At the beginning of this year, shockwaves spread across the public with the news that by 2050, there would be more plastic than fish in the oceans. To someone like me who is very conscious about the waste I am producing, this was hardly surprising, though still incredibly depressing. However what was more unexpected was how everyone else reacted to it, amazed that there was even a plastic problem in the first place. Not enough people are aware of the fact that we are drowning in plastic, and choose to ignore the signs, such as the Great Pacific Garbage Patch, that have shown us for years we are choking the oceans. And if the oceans are ruined, that means huge swathes of ecosystems will be destroyed,containing all of our fish and seafood, essential energy producers in food chains, and kelps and seagrasses that act as natural erosion barriers, to name a few.
So are we as a species doomed because of this unhealthy plastic addiction? Or are we able to change our ways, and find some way to clean up our beautiful seas?
The Seabin Project aims to do exactly that. Founded by Andrew Turton and Peter Ceglinski, the Seabin Project produces rubbish bins that can be hung in the water and suck in any plastic, paper, oils, detergents and other general debris in the surrounding ocean. They use an electric pump which attracts all of the rubbish, and filter it out, returning the clean water to the sea. Even when the bags are full, they can still attract rubbish, drawing it in to float around the Seabin.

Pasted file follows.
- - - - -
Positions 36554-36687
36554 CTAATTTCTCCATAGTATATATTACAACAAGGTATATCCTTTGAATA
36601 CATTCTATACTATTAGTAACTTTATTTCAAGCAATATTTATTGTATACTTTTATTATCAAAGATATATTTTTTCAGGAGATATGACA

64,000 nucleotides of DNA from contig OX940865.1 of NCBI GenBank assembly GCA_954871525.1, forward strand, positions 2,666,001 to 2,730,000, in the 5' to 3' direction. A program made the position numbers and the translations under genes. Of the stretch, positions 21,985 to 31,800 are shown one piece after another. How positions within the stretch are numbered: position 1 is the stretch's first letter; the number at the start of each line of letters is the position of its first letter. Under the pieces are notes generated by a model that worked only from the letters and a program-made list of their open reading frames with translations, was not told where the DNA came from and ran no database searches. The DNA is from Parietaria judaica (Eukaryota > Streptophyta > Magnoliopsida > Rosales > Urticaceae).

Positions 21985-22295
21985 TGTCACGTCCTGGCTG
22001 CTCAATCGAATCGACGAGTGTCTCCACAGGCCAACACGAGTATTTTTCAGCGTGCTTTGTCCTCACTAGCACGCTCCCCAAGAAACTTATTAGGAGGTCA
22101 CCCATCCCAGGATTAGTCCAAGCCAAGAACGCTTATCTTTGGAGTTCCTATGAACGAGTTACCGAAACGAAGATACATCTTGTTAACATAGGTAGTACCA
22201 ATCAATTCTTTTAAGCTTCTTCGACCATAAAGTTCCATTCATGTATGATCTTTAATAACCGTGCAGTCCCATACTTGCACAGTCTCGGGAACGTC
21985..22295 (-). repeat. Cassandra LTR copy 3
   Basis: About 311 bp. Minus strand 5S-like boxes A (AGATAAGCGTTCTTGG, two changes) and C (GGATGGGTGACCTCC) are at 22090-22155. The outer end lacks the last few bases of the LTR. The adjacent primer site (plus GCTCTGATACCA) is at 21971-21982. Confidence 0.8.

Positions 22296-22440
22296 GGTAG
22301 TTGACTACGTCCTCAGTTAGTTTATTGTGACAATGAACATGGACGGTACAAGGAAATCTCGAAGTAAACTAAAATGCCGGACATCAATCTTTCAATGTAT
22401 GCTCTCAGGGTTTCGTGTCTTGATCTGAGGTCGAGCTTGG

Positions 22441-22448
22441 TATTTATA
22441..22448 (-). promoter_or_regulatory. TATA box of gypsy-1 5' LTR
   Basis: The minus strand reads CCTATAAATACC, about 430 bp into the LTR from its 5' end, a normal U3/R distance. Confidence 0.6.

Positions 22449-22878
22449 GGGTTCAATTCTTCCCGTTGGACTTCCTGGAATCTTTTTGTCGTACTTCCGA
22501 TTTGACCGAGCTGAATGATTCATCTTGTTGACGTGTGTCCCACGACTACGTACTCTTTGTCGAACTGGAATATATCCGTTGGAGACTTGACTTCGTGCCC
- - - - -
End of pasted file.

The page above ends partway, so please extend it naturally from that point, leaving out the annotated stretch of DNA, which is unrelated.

There is no better way to be inspired to go waste-free than by meeting the people who have done it already. This week I got to interview Susan Roßner, an employee at the University of Konstanz who also runs the website monomeer, an online shop that focuses on selling plastic-free and reduced packaging products. She has lived a plastic-free life herself for years, and with her website is educating and inspiring many others around Germany and beyond to do the same!
Below are the questions I asked about her plastic-free life and business: